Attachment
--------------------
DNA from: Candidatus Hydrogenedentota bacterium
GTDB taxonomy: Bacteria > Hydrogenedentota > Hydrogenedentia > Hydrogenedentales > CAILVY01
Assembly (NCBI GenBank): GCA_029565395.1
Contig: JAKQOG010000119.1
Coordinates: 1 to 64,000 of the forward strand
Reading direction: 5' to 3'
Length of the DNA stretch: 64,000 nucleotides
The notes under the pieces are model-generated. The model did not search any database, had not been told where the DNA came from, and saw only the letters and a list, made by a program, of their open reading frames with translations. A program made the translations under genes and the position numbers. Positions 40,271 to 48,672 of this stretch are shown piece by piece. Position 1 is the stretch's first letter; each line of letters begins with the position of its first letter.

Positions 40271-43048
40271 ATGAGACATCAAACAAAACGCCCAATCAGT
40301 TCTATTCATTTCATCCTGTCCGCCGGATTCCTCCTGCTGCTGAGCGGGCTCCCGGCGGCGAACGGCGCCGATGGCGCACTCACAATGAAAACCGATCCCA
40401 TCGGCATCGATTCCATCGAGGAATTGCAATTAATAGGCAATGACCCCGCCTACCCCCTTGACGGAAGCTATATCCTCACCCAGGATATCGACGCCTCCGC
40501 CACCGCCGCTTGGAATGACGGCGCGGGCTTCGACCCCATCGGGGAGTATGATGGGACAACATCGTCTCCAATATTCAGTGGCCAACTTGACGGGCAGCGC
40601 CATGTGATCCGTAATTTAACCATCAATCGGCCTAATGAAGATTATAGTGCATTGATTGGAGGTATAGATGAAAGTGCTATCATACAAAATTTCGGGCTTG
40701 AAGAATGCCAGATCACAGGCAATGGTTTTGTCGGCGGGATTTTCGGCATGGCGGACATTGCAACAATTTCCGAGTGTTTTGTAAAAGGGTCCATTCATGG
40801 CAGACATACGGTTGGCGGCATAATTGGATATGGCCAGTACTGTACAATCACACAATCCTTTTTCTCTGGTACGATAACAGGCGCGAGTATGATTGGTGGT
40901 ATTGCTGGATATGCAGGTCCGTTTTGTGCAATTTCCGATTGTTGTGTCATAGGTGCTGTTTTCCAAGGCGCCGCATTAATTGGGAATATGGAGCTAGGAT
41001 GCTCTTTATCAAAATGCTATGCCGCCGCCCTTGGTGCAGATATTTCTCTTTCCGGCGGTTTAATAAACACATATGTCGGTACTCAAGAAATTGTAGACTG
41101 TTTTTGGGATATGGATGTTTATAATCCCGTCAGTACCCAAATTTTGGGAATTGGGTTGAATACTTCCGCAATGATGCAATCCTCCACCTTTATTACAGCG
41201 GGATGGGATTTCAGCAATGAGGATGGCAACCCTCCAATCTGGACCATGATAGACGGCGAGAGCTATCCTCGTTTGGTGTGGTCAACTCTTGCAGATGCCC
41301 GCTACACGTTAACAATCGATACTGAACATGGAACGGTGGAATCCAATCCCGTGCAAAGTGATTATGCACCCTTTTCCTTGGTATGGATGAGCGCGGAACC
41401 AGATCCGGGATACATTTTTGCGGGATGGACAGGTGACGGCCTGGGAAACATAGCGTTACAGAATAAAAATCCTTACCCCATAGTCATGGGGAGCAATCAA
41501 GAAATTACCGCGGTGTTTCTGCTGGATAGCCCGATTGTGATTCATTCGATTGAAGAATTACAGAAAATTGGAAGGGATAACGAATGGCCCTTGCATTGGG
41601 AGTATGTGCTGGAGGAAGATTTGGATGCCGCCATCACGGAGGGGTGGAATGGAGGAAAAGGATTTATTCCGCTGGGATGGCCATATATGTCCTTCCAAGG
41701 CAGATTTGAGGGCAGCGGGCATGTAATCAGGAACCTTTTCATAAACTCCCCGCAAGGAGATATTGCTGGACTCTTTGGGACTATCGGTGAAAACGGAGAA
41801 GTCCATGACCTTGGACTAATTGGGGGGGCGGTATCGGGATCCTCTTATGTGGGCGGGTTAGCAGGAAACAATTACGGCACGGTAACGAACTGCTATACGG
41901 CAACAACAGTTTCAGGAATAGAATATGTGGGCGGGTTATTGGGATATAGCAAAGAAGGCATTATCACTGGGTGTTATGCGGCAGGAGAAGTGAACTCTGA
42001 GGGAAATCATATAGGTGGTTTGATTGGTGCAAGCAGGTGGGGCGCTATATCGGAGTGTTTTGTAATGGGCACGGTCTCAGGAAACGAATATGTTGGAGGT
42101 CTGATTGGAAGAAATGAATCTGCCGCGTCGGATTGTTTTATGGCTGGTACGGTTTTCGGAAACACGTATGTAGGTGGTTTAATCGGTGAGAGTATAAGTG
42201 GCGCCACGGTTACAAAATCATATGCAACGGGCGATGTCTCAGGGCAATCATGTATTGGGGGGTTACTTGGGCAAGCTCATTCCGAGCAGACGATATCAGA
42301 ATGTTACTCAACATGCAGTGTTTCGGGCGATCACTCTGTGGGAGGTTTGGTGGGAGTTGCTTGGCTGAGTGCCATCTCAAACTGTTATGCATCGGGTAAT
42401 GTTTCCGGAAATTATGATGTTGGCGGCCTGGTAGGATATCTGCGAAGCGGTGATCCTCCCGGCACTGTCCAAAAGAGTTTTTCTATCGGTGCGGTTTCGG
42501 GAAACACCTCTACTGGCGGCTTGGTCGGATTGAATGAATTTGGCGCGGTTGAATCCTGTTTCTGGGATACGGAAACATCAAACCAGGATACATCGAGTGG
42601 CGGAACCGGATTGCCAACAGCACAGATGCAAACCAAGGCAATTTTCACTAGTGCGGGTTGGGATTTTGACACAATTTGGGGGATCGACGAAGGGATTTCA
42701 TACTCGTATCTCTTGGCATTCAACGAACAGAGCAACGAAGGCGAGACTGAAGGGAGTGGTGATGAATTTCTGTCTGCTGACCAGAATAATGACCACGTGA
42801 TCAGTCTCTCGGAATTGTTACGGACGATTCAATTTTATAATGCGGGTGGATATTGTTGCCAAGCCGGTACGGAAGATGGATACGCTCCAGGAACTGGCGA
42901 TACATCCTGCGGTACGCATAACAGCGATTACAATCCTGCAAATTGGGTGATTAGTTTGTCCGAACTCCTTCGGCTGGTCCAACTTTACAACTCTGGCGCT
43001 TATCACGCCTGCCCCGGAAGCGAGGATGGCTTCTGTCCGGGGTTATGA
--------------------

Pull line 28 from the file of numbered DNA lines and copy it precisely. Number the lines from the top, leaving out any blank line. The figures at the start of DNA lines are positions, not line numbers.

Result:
42001 GGGAAATCATATAGGTGGTTTGATTGGTGCAAGCAGGTGGGGCGCTATATCGGAGTGTTTTGTAATGGGCACGGTCTCAGGAAACGAATATGTTGGAGGT